Re: GE Electric Range JBP67BD1WH Baking Element Problem
Baking element works, but does not get very hot, say only to about 300 degrees. The element never glows red when set at very high temperature (500 degrees). Broiler element and all other range features work fine. Range is 6 years old. Should we repair or replace the whole range?
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Re: Re: GE Electric Range JBP67BD1WH Baking Element...
Before you replace the range, I'd try replacing the oven temp sensor (part number
WB21T10007 ) which is rather inexpensive. If I were able to get my hands on your range I'd first test to see if the control is sending 240 volts to the bake element. We know there is 240 to the range because the burners and broiler work, but is the control sending the full 240 to the bake element ? The only way for you to know this is to use a meter and test the voltage across the terminals of the bake element when in bake. Of course you should also test the bake element with power off and at least one terminal disconnected to see if you have about 20 ohms resistance across the terminals and no resistance from a terminal to the frame of the range. If not, you may need a new bake element (part number
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From a consumer repair stand-point; I would inspect, test for continuity and or replace your oven bake heating element.
How to Replace an Oven Bake Heat Element: While ensuring power off when servicing; Remove (2) mounting screws and slowly back-out the element about 3" or so. Then, disconnect and remove wires located on each side of heat element; re-install new element.
When using Broil, it is normal for only the top element to work and it depends on the oven whether both should be on or not for baking but typically, baking does not use the upper element otherwise it could burn baked goods.
If setting the temperature higher than 350 does not cause the lower element to turn on, then it's likely that the thermostat has failed and can no longer respond to the temperature set.
The fact that both elements work under some conditions means that both of the heater elements are working at least some of the time.
Because of the primitive nature of the elements, it isn't possible for them to just become 'weak' but they can interrupt themselves if there is a break in the resistance element but you could only separate the two possibilities by measuring the hot coil and that would be difficult unless you can pull the range out and access the AC feed lines that go to the element.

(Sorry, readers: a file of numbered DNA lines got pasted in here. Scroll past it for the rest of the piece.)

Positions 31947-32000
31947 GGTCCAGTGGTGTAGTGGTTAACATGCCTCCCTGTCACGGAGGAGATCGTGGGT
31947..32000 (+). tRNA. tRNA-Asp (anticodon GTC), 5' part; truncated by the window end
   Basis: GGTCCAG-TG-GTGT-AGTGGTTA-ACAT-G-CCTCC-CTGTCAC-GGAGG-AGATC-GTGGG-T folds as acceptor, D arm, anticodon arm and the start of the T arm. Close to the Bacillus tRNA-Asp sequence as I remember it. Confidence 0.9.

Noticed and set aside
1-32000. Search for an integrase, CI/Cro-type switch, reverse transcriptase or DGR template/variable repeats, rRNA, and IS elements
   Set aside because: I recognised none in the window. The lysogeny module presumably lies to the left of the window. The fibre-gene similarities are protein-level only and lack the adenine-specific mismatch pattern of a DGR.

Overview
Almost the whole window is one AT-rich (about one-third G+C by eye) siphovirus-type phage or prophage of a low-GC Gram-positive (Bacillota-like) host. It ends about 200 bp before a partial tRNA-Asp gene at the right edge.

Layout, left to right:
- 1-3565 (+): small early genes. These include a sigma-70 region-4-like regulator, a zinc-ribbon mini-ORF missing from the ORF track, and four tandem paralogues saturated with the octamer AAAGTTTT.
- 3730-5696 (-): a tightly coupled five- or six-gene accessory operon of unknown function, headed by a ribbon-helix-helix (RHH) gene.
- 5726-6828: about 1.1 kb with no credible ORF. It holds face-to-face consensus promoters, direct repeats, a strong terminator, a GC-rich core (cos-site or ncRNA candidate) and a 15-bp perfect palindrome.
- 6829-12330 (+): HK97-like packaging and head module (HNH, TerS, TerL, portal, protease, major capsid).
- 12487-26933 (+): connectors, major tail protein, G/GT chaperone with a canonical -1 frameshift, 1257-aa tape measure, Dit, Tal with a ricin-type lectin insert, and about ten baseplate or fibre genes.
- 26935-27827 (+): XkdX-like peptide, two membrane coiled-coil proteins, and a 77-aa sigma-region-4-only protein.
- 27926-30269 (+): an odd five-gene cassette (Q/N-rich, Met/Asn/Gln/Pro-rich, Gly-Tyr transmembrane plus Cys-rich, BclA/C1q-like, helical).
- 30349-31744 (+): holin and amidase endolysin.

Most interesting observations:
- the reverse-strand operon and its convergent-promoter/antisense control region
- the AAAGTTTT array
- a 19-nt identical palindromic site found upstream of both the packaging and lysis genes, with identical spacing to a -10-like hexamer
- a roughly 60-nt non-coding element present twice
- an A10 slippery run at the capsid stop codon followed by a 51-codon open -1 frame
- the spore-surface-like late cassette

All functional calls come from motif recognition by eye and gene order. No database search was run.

Obviously, the power would have to be disconnected and the measurement done quickly so the element didn't have time to cool and regain continuity.
oh bleep, right? well, if you're lucky this will get you going again. 1. disconnect power to range. 2. remove back metal cover just above range power cord (usually 5 quarter inch hex screws) 3. look for burnt off wire leading to/from bake element. If yes, 4. strip ends of broken wire and splice with ceramic wire nut if no 4. bad news. replace ERC (electronic range control) you fried something on the board. It's got the clock display and all the electronics behind it.
I was wrong (I think). the baking element probably was burnt out as the repairman said. He replaced it and I thought selfclean still wasn't working. In fact, I think I just had to give the self-clean function more time. Also, I was judging by smell. We have become used to a bad odor during self clean which was missing when it was broken and still missing after the repair. Bottom line, the oven was clean after the baking element was replaced, sans smell.
Sir, I think the top oelement is for broiling ONLY. It should not turn on when baking. The clicking may be the oven heating up.
How far apart were the oven temp instrument and the digital?
Don't expect them to match...they are inaccurate.
1. Heat water until it boils. Place digital therm in boiling water until it comes up to 212deg. If it is not at 212 in boiling water, record the error.(this gives a rough calibration to the digital)
2 Turn on oven, set to 350 deg, place digital therm on rack. Wait until oven reaches 350 (on stove) and read the digital. Note the difference between the two